Borisov: I'm afraid I don't understand the names of all dishes on the menu, Mr Stanley. Could you help me and recommend what to take?
Stanley: With pleasure. H-m-m, would you like mushroom soup?
Borisov: No, thank you. I seldom eat soup in the evening.
Stanley: Then you can order roast-beef with fried potatoes. It's a traditional English dish and it's usually delicious.
Waiter: How about you, sir?
Stanley: Well, I'm pretty hungry. I'll start with chicken soup, then I'd like a steak with green salad. And bring us a bottle of red wine, please.
Waiter: Would you like to order dessert now? There is a choice of fruit or ice-cream.
Borisov: I prefer fruit.
Stanley: So do I. What about some cheese?
Borisov: No cheese for me, thank you.
Stanley: I think I'll have some. And we'll finish with black coffee, if you don't mind.
Borisov: That sounds nice.
Waiter: Thank you, gentlemen. 1 hope you'll enjoy yourselves.
P.: I say, Ben, how about having dinner together?
B.: Well, it’s just the right time. They serve good meals here and the prices are quite reasonable.
P.: I’ve already reserved a table. Come along!
B.: What shall we take?
P.: You know what I’d like? A typical English dinner.
B.: O. K., then. What about a juicy piece of roast beef, just slightly underdone and Yorkshire pudding?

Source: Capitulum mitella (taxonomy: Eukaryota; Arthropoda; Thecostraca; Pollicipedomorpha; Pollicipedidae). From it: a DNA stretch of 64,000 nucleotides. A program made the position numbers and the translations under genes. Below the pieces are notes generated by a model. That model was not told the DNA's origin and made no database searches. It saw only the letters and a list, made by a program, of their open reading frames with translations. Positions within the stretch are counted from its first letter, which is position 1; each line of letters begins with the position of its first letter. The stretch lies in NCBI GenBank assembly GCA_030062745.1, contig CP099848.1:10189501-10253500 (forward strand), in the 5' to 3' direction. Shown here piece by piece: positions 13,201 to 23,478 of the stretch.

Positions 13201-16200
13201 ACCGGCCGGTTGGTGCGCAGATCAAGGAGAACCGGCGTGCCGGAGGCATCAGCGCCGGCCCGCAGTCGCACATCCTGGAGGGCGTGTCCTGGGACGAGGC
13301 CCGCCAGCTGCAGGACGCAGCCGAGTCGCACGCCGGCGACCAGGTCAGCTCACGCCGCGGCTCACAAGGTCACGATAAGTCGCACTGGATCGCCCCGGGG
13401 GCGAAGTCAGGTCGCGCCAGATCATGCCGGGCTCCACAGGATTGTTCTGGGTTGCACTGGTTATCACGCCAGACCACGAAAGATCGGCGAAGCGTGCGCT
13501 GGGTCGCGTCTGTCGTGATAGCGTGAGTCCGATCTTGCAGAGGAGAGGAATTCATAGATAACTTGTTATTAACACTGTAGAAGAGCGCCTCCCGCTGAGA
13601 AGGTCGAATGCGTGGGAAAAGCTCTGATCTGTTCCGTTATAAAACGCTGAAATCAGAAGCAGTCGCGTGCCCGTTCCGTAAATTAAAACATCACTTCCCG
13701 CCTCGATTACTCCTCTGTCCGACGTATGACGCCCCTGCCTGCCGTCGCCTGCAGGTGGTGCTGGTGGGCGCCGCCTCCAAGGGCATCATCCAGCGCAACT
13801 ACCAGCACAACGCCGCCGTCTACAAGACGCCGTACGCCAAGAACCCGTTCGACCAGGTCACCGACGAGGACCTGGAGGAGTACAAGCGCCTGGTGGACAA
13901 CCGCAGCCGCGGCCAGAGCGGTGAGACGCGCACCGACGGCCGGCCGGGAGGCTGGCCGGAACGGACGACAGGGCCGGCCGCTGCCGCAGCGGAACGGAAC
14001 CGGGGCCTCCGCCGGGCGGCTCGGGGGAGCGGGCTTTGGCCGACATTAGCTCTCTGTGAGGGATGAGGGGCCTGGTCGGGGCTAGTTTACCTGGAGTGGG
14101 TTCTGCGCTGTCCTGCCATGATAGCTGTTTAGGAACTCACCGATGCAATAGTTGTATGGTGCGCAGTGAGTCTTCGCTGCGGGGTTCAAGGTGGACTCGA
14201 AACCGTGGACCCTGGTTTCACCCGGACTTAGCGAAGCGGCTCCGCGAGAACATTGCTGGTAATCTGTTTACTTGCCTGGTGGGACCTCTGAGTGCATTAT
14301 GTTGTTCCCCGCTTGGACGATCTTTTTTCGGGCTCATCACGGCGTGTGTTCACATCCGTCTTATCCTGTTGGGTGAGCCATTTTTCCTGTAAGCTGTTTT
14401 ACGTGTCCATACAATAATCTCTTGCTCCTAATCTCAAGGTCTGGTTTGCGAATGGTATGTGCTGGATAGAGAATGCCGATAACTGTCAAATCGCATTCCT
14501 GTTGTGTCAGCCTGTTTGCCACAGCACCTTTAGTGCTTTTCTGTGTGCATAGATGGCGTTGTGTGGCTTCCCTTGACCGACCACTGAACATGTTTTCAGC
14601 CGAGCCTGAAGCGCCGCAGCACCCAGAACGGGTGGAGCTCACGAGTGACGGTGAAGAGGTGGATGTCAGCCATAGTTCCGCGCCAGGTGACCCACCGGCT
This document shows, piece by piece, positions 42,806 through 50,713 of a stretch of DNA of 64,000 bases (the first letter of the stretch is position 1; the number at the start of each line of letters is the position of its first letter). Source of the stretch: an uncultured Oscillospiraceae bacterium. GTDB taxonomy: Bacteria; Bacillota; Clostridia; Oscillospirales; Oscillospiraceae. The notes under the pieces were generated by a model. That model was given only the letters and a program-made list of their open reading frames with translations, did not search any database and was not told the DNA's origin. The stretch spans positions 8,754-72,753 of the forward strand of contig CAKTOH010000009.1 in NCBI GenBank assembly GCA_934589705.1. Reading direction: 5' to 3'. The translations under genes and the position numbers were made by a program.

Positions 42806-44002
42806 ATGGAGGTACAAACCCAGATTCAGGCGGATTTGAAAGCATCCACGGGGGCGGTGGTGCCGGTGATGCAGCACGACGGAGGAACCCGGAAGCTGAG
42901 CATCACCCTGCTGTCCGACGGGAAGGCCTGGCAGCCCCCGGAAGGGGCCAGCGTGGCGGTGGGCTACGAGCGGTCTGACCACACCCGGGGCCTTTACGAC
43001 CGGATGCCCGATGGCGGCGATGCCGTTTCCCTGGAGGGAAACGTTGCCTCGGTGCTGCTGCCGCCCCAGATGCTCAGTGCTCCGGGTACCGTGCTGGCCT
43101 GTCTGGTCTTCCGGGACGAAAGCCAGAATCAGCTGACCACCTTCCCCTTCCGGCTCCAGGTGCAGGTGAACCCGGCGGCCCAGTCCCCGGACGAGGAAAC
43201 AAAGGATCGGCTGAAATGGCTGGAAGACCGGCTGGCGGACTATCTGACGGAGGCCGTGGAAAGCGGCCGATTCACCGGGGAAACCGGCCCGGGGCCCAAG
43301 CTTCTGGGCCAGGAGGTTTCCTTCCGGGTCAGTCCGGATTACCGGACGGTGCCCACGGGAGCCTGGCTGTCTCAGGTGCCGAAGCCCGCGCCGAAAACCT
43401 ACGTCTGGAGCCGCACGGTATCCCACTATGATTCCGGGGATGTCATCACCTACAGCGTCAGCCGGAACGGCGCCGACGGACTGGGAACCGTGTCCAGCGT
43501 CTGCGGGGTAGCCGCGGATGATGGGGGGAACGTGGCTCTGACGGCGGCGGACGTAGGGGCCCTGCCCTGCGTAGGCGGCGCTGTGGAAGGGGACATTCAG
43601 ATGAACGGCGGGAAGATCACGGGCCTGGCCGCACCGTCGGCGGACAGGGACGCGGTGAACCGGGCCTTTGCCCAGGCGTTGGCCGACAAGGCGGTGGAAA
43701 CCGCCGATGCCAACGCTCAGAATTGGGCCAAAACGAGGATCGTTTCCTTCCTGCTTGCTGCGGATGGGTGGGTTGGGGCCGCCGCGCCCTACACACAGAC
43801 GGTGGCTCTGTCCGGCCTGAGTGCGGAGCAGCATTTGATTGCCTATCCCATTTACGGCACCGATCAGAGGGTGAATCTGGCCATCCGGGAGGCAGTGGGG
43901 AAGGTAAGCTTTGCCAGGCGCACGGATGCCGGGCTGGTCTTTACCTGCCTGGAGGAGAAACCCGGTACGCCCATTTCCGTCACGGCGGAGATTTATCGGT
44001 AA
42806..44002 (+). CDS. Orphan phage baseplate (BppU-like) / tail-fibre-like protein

P.: All right. I'll try that.
B.: Good. We'll have roast beef to begin with and Yorkshire pudding to follow.
W.: Very good. Any drinks, sir?
P.: I wouldn't mind having a brandy.
B.: Well, brandy and coffee for two.
B.: Waiter, how much is our bill?
W.: One pound and ten pence.
B.: Here's a five pound note.
W.: Three pounds and ninety change.
B.: Right. Thanks.
W.: Thank you.
Mike: Hallo, Nick!
Nick: Hallo, Mike! I haven’t seen you for ages. Glad to see you again.
Mike: So am I. Let’s meet on Saturday. Mary and I have been to McDonald’s lately. The meals and beverages are fine. Let’s go there together.
Nick: They say that is not cheap, by the way.
Mike: Yes, it’s rather expensive but we can afford it now and then. I’m sure you’ll enjoy it.
Nick: You’ve always been a gourmet. All right. I’ll call you and we’ll fix the time. See you soon.
(On Saturday afternoon the two couples enter the restaurant hall)
Girl: Good afternoon! What would you like to have?
Mike: We’d like lunch with «Big Mac».
Mary: No, Mike. I want lunch with «Fillet of Fish». I like fish, you know.
Ann: So do I. I haven’t had fish for long.
Mike: O. K. What about dessert?
Ann: I think special ice–cream with strawberry syrup for all. Yes, and don’t
forget about milk shakes, please. They are delicious.
Mary: What are we going to drink? I want to taste «Sprite».
Mike: «Sprite» for four, please.
IV. Ask your friend:
V. Act out the situations:
I. Words and word-combinations to be remembered:
занимать ведущее место
III. Read, translate and retell the text:
Cinema plays an important role in the life of any society. It is an available popular form of art. Lots of people find going to the cinema one of the best ways of spending their leisure time. The movie audience is predominantly a young one.
Nowadays we can get entertained by the TV, the radio, the theatre or the cinema. Cinema is available no matter where you live. You can always find the film you like among horror films, thrillers, westerns, detective, love, musical films or comedies.